The Bank of Japan sees a more volatile recovery path ahead as rising waves of the coronavirus abroad cloud the recovery outlook and spark renewed nerves in markets.
The BOJ cut its growth forecast for the current year while keeping its key interest rates and asset purchases unchanged, according to a statement from the central bank Thursday. Amid the heightened uncertainty over the outlook the central bank said it was ready to take further action if needed. All but one of 43 surveyed economists forecast a stand-pat decision.
The bank now sees the economy shrinking 5.5% in the year to March from a 4.7% drop forecast previously, citing a delayed recovery in the services sector. It raised its growth projection for the following year to 3.6%, suggesting a wider gap between recession and recovery.
The decision and forecast changes come with the risks for Japan’s export-reliant economy increasing as the virus surges again in the U.S. and Europe. A return to partial lockdowns in some parts of Europe and the prospect of an even more prolonged pandemic are helping fuel stock market falls and further yen gains.
The yen this week strengthened to a five-week high against the greenback amid concern over the impact of the worsening pandemic on global economic activity. The 225-issue Nikkei average was down around 0.3% on Thursday afternoon, with the improved growth forecast for next year possibly helping support sentiment.
The decision to hold policy despite the heightened uncertainty likely reflects continued signs of a recovery in Japan from its record contraction as production and exports improve. The central bank also has little extra fire power to stimulate the economy, with an extension of its existing virus-response measures seen by many economists as its most likely next move.
The BOJ’s ramped-up asset buying has helped keep markets relatively stable while around ¥110 trillion in loan programs has ensured struggling firms can access credit rather than going bust. The measures are currently set to expire at the end of March, having already been extended by six months.
“I’m not sure if the BOJ really needed to cut its 2020 GDP forecast this much. Monthly data suggest growth won’t be terrible from here,” said Yoshimasa Maruyama, economist at SMBC Nikko Securities. An extension of the lending programs will be the likely focus of any further moves, he said.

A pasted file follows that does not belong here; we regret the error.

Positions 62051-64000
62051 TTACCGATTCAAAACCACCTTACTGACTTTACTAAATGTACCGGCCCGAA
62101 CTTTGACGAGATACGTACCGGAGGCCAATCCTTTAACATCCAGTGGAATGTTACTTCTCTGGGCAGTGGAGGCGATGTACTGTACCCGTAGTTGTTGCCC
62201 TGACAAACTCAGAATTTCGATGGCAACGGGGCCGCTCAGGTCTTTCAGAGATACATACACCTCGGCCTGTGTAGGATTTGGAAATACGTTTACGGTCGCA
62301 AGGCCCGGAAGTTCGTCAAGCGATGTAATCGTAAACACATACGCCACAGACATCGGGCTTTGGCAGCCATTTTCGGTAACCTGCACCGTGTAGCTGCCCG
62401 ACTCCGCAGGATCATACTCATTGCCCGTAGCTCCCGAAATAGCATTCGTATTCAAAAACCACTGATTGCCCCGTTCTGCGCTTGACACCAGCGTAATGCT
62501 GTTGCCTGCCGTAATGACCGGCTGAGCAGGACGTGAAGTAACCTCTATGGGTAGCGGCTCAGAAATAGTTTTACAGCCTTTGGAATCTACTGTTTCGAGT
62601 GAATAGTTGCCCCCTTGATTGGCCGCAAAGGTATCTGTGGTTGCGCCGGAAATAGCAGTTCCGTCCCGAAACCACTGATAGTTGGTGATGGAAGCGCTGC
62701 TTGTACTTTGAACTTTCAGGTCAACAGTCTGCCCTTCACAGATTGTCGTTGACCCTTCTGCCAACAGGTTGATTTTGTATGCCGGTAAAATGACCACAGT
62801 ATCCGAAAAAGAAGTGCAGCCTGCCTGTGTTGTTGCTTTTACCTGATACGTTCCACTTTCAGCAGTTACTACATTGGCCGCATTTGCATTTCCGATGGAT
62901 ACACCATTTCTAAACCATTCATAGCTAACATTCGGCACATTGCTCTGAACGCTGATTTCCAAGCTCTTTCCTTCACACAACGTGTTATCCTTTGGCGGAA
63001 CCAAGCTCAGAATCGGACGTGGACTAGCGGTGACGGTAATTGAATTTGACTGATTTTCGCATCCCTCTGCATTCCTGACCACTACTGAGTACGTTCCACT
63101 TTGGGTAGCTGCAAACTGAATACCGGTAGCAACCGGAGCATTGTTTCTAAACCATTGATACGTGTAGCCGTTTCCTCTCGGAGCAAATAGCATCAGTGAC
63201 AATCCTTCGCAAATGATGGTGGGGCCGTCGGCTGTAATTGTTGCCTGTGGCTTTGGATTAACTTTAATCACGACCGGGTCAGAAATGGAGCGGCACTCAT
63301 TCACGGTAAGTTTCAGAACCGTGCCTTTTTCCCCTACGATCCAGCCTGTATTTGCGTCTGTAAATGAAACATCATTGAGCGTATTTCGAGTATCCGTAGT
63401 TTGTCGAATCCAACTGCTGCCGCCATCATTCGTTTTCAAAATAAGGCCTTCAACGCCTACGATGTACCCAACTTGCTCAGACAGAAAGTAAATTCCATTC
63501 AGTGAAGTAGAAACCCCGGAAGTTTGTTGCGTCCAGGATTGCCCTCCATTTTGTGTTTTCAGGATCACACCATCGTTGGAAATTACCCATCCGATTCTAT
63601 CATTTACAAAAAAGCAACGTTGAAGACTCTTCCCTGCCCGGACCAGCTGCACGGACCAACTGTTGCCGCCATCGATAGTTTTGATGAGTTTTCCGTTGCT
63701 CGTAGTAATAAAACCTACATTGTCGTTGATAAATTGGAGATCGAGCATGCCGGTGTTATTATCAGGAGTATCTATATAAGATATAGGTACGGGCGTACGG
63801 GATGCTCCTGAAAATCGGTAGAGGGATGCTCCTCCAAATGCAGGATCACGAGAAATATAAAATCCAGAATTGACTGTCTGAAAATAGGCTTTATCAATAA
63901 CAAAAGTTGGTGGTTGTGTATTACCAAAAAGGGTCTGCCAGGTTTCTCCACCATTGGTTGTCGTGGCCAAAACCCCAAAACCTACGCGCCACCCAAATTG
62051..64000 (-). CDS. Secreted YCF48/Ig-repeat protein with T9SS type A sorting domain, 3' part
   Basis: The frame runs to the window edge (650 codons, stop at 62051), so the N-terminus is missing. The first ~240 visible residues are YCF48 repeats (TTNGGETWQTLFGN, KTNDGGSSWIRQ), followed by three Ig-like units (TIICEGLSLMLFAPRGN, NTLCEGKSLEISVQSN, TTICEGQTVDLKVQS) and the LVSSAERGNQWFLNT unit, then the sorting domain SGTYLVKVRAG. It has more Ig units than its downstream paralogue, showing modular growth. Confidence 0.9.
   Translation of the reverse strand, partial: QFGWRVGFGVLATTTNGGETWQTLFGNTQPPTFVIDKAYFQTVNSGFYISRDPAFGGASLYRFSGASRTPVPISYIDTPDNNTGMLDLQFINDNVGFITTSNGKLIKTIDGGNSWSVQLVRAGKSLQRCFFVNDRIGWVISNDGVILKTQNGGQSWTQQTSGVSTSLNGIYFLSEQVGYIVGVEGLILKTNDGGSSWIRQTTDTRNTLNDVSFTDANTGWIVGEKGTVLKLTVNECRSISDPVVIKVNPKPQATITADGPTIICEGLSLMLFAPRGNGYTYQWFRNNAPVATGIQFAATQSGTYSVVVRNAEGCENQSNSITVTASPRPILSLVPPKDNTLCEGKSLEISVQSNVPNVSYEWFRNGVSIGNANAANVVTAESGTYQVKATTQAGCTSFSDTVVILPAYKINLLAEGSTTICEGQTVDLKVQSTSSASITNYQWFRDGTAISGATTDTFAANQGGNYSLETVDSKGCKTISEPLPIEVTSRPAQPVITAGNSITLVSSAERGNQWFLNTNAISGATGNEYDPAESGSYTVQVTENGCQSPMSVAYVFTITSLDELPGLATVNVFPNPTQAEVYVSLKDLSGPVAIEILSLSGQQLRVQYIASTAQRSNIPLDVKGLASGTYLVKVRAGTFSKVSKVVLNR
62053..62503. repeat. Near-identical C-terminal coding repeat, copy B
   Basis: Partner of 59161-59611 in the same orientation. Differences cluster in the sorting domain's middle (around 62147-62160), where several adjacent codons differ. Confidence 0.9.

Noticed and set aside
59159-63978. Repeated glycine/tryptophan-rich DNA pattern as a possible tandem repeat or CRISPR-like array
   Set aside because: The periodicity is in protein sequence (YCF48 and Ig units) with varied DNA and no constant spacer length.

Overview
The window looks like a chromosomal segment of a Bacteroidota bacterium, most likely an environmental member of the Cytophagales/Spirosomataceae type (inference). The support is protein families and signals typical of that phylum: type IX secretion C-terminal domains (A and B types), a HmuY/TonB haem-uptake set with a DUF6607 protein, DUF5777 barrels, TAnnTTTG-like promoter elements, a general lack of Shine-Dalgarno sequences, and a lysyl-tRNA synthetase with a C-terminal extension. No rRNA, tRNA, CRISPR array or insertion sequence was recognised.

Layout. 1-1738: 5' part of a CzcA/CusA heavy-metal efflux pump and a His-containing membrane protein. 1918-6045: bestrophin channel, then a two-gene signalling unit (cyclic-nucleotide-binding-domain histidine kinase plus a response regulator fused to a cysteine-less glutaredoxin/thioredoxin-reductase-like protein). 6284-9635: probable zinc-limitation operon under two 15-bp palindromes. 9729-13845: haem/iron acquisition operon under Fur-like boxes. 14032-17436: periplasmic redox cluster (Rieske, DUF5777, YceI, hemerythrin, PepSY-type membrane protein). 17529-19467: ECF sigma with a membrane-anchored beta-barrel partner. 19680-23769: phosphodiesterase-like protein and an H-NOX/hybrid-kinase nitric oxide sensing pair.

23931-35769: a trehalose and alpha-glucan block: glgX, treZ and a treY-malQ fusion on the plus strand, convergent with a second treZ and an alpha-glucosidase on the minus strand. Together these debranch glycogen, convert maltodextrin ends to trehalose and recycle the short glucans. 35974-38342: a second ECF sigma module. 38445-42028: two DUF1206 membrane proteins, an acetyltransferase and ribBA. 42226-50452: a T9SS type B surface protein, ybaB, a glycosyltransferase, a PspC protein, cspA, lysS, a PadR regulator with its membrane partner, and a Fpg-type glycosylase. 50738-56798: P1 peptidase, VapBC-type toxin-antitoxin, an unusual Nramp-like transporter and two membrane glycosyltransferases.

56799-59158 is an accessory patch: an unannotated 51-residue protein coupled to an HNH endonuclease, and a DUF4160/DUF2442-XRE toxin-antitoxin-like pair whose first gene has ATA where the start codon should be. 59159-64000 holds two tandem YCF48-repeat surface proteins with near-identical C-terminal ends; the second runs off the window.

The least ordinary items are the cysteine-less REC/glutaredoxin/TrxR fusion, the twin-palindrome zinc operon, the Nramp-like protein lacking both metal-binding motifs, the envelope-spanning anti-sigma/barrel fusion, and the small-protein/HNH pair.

“A deeper negative rate is out of the question when the financial system is hurting more during a slump,” he added.
“While the reflation effort is on the back burner for now, the central bank continues to face serious challenges, with the economy still struggling from the virus impact and recent readings on core inflation below zero,” Bloomberg economist Yuki Masujima said.
While Japan has had far fewer virus cases than many other developed countries, the surge in Europe and the U.S. casts a shadow over the outlook, despite the relative success of policy makers in propping up the economy. The number of bankruptcies is actually down from last year and the jobless rate has remained low at 3% for now.
On inflation, the bank trimmed its forecast for this fiscal year, citing the impact of government-sponsored discounts on travel packages to help regional economies and the tourism industry.
Inflation is running far below the BOJ’s 2% target, but the bank’s priorities now are keeping credit lines open to companies and maintaining market stability. The BOJ said the government’s travel subsidies was a factor behind the lowering of its price forecast for this fiscal year, citing a likely 0.2 percentage point downward impact on this year’s inflation data.
“What’s missing here is a discussion over how they are going to achieve the price target,” said Hiromichi Shirakawa, chief Japan economist at Credit Suisse Group AG and a former BOJ official. He also flagged the possibility of trouble ahead if the yen continues to appreciate given the BOJ’s lack of additional policy tools.
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